BAGHDAD, Iraq -- The most ghoulish thing about the Halloween party at Villa Park, an Irish club in the Baghdad suburb of Mansour, was the ironic status of the "guests" -- all 200 or so of the partygoers who drank and danced until the early morning were "guest" hostages of the Iraqi government.
Otherwise, it was as good a Halloween party as you were likely to find anywhere -- outrageous costumes and even an excellent Irish rock group, formed by a group of Irish hostages.
The 8,000 Western, Soviet and Japanese hostages in Iraq -- "guests" as the Iraqis insist on calling them -- are perhaps the most bizarre players in the strange drama unfolding in the Middle East. These guests are the lucky ones: About 600 other Westerners have been seized for use as human shields and are living at strategic military sites.
For the hostages in Baghdad, however, captivity means a life of sunbathing, swimming, drinking and partying. But they cannot leave, and they have no way of knowing if they ever will.
"I've got a lovely villa all to myself, a huge garden with roses, a barbecue, a car -- in many ways it's great," said a British engineer as he sat sipping beer on the lawn of the British Embassy, watching the embassy's weekly cricket match.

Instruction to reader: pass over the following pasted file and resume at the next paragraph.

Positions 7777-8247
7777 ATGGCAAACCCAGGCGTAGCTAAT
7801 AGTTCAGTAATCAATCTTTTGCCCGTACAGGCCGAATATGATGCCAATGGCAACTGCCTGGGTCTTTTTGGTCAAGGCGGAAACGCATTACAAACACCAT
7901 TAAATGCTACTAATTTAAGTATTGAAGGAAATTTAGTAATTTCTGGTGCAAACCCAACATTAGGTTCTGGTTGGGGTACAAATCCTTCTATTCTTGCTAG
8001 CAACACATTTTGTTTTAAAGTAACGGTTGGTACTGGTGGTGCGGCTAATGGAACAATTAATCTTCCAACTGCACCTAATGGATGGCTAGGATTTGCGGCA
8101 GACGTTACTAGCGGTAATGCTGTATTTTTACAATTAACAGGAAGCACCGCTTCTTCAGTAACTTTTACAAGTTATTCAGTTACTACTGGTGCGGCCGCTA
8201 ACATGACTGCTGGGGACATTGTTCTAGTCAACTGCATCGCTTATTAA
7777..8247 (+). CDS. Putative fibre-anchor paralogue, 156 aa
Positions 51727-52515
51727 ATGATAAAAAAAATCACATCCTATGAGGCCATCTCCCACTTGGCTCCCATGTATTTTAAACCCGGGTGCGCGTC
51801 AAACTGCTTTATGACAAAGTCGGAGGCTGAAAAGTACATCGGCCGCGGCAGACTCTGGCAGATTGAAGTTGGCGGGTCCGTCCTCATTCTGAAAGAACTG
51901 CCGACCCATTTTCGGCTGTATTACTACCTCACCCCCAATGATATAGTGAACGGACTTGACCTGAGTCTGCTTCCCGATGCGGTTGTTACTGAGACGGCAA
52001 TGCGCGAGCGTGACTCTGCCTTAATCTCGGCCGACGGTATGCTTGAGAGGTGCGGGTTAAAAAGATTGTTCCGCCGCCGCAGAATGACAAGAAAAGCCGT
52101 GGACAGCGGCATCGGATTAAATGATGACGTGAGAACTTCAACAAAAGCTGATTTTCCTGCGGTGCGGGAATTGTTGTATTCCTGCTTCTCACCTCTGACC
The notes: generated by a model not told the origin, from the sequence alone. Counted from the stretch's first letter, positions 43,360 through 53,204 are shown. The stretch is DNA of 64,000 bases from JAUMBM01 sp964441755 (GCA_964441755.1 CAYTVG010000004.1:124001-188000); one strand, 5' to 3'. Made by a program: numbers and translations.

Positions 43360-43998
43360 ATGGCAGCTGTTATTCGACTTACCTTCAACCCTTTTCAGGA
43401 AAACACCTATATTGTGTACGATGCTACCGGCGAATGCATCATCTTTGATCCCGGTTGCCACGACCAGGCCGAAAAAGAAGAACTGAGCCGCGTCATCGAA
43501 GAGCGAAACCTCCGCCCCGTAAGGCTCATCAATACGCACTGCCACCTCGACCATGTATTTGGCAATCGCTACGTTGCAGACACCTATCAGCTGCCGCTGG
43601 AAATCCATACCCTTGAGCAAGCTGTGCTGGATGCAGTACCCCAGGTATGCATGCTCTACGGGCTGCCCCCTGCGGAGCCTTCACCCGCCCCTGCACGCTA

"And yet I'm a prisoner," he said.
Life for the Americans in Baghdad, a relatively small group, is somewhat different. Unlike most other nationalities who move freely around Baghdad, the Americans, who consider themselves at special risk, have taken refuge at U.S. Embassy quarters around the city, where they live comfortable but dull lives.
Most of the Americans and other hostages are men whose wives and families were allowed to leave in September. There is, however, a sizable group of female Irish nurses trapped in Baghdad, which is why the Villa Park club has turned into such popular party spot.
Many of the hostages say they have contingency plans to run into hiding when the first bombs drop. Their main hope of survival lies in a lightning U.S. victory, they say.
Some are finding it difficult, however, to get used to the idea that they may lose their lives at the hands of their own government for the sake of higher policy goals, said Roland Bergheer, a 62-year-old engineer from California.
"It's like being on an extended vacation. Only I'm tired of drinking and lying by the pool and watching bloody videos -- I'm so sick of Clint Eastwood and Burt Reynolds," said Frank Boering, a Dutch contractor.